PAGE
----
How do you think the next 25 years of transport will compare to the last 25 years? Both for ITP and the wider industry.

          Neil: I’m hoping there will be much greater appreciation of the need to quantify and account for the carbon emissions that transport infrastructure and services cost – both embodied within the tarmac and structures we build, and their use by people/vehicles – is a recent game-changer. If we at ITP, and everyone in the industry, do this honestly, and effectively, then it should precipitate the kinds of low-carbon transport infrastructure, land-use, and sustainable mobility service planning decisions that are needed to genuinely reduce the amount of carbon the transport sector emits when moving people and goods.

            Jamie: Crikey – there’s a question! The obvious answer is a continued response to the challenges of climate change, but I’m going to go for something slightly different. An ageing, and increasingly obese, population means that the NHS will come under even more pressure than it currently is, and there will be a realisation that prevention of heart disease, cancer, diabetes, etc is a lot more cost-effective than treating these diseases. We are already seeing the early signs of this through social prescribing, but I think that we will see a significant increase in walking and cycling as society begins to recognise the health benefits and to understand that a healthier population will allow NHS/social care funding to be directed towards caring for the elderly. And ITP will be right at the heart of it!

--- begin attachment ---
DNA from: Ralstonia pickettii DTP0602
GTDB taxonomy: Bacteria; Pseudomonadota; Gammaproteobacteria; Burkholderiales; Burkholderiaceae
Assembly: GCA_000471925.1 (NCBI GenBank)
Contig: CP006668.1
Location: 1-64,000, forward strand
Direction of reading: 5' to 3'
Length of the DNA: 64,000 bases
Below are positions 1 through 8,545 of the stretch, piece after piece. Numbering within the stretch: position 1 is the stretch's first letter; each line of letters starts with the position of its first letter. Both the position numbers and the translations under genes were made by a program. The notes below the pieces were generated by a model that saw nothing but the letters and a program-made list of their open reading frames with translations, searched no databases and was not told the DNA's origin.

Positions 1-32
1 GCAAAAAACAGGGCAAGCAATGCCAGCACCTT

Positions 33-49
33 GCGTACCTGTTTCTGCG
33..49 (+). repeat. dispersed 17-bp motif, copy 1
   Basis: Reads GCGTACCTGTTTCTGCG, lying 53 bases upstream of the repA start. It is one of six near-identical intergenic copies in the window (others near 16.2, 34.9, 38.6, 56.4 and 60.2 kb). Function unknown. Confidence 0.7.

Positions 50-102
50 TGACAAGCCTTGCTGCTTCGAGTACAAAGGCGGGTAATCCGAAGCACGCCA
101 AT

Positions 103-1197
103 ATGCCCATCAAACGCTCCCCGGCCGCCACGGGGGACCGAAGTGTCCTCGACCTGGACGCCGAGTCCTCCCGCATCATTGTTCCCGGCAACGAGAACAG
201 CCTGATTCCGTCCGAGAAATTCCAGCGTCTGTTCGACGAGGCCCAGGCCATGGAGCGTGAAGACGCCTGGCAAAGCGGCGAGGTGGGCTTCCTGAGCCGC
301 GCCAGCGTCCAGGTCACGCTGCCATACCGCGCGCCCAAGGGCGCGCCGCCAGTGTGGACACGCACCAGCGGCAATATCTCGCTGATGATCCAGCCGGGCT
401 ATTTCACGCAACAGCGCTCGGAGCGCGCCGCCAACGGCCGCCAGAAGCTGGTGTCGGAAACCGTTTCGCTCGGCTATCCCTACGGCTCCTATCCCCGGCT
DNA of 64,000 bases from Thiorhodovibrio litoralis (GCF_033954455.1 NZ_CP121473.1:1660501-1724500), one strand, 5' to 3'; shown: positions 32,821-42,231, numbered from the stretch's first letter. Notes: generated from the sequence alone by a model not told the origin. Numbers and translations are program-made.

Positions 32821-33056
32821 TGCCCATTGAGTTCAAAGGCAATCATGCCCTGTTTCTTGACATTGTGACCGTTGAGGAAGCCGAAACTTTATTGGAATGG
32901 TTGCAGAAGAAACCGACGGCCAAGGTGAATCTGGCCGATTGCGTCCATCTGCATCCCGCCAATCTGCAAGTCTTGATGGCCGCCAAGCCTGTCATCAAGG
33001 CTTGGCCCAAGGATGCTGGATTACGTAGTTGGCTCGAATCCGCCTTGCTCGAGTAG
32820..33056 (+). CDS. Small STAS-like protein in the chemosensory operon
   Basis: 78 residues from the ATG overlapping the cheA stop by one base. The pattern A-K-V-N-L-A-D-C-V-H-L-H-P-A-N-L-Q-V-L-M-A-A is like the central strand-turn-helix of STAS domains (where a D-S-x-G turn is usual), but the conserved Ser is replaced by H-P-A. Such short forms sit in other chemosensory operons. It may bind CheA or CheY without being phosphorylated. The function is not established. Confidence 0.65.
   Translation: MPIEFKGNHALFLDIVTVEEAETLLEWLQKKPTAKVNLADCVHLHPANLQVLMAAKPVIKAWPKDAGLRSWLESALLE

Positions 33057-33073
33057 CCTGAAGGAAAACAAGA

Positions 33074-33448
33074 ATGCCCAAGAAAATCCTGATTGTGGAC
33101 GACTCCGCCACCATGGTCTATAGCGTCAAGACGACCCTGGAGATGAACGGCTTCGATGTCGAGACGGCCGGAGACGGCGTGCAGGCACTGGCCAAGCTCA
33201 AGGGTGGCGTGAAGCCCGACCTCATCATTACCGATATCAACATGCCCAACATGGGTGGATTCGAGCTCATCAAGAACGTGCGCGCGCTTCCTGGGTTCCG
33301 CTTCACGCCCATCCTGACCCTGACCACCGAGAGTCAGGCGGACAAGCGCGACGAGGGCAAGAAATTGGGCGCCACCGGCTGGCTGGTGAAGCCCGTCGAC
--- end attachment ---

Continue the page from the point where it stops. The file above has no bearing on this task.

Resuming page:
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            Charlotte: As I am the same age as ITP(!), I spent most of the last 25 years in my formative years! As more young people enter the workforce, I expect the themes of decarbonisation and accessibility to continue to increase in prominence. I would like to see that the industry becomes more diverse, meaning the decisions we make are representative of the society we live in and journeys we make.

            Concluding Comment from Colin Brader (ITP Founder)

            "Twenty-five years ago in the UK, John Prescott launched the Integrated Transport White paper and we thought the country, at last, realised what professionals had been saying for a long time. ITP was born with high and lofty ambitions to change the way the world moves. From Cornwall to Cebu, from Lagos to Leicester we have made our mark. Always trying to think beyond the brief, conscious of the impacts of change and seeking out ways to enhance society for everyone. Now as part of Royal Haskoning DHV our mission is the same, it’s just that our capability and reach has grown still further. With such a great team I can only imagine that the next 25 years will be even better!"

            - Colin Brader (Founder, ITP)

            Colin Brader